In a world where emotional struggles and challenges are prevalent in people of all ages, offering support and compassion to others becomes a vital skill. It is even more vital when we are facing a person in immediate mental distress, in need of first aid.
We are familiar with administering physical first aid; first aid courses and training are everywhere, from CPR classes for new mothers to designated classes in high schools. But familiarity with emotional first aid and its practices emphasizing the importance of extending critical on-scene aid to those in emotional distress is still lacking. Understanding how to provide mental support can make a significant difference in someone’s life during difficult times.
We have known for some time that just like in physical injuries, in emotional distress, the time factor is of great essence. The quicker we respond to the person, the better odds of them fully recovering or decreasing risk factors for post-traumatic stress disorder. Therefore, I suggest offering training to the general public, not just to medical staff.
Such training has been used in the IDF for several years now, providing soldiers with the ability to offer mental and emotional first aid close to the time and location of the stressor event. This is extremely effective because, besides the time factor, the familiarity of the helper is of great importance.
For a person in distress, whether a student with test anxiety or someone after a car accident or an attack, being assisted by someone they have a close connection to is a central factor in that person’s willingness to receive help; hence familiar caregivers have an advantage. Until that person can reach out and seek professional help, the help of the people present around them can make a difference.
Until such training is available, here are some basic dos and don’ts:
Calm physical symptoms
When a person is in severe anxiety, their body usually shows physical symptoms such as a racing heartbeat and shortness of breath. The first thing you must do is address the symptoms by asking the person to take deep, slow breaths. They can concentrate on their diaphragm when inhaling and exhaling.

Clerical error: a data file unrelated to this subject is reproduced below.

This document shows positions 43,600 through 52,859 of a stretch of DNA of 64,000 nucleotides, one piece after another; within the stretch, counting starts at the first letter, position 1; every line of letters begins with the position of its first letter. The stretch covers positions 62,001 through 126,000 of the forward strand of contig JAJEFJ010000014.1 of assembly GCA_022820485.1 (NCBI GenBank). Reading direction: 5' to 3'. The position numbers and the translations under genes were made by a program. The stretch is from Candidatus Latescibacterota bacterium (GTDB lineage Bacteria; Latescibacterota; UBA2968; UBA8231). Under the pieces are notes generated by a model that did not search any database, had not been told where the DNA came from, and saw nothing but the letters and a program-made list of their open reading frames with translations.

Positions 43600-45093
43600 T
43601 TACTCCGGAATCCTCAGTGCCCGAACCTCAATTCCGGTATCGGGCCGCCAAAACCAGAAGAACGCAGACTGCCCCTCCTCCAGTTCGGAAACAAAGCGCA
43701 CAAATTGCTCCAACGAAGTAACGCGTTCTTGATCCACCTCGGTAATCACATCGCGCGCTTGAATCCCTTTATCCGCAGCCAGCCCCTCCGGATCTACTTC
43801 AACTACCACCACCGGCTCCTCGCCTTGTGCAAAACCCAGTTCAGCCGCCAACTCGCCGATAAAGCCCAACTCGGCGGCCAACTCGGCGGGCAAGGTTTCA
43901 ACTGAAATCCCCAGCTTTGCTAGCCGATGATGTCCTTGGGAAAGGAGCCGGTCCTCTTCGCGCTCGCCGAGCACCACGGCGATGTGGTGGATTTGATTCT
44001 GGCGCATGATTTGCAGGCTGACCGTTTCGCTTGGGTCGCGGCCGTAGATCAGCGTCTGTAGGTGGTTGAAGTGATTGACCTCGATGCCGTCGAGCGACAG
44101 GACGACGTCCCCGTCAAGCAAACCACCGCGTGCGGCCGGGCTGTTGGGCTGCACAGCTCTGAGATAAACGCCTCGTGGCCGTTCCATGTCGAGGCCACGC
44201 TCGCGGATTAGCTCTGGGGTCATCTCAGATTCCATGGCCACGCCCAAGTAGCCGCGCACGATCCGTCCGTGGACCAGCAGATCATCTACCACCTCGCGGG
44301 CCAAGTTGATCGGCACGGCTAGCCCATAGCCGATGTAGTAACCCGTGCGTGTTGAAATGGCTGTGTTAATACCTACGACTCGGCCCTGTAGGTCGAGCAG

Empathy and active listening
One of the most powerful ways to provide emotional first aid is by showing empathy and practicing active listening. Allow the person to express their feelings without interruption or judgment. By genuinely listening to their concerns, you validate their emotions, even if they may seem irrational or exaggerated from an outsider’s perspective.
Avoid dismissing or trivializing their emotions with reactions such as “it’s nothing,” “don’t make a big deal about it” or “you’re overreacting.” Offering a compassionate and nonjudgmental space enables them to release pent-up emotions and promotes a sense of comfort and understanding.
Provide reassurance and comfort, help identify coping strategies
In moments of emotional distress, reassurance and comfort can be incredibly soothing. Remind the person that they are not alone and that you are there to support them. Reassure them that their feelings are temporary and that they have the strength to overcome their challenges.
Offer words of encouragement, reminding them of their resilience and past successes, and assist them in identifying coping strategies that work for them. Sometimes, a simple gesture of comfort, or finding resources, can provide immense solace.
Don’t rush into practical solutions
When a person is stressed or anxious, turning to practical solutions of what you think that person should do next is inefficient. Offering personal advice is not what they need. Ask them to talk about what happened, describing it in detail and at length. If talking isn’t what they feel comfortable with, other means of expression can be used such as writing or drawing. Don’t try changing the subject, thinking that distraction might help.
The writer is a PhD candidate in the Health Sciences Department of Poznan University of Medical Sciences in Poland, and an art therapist.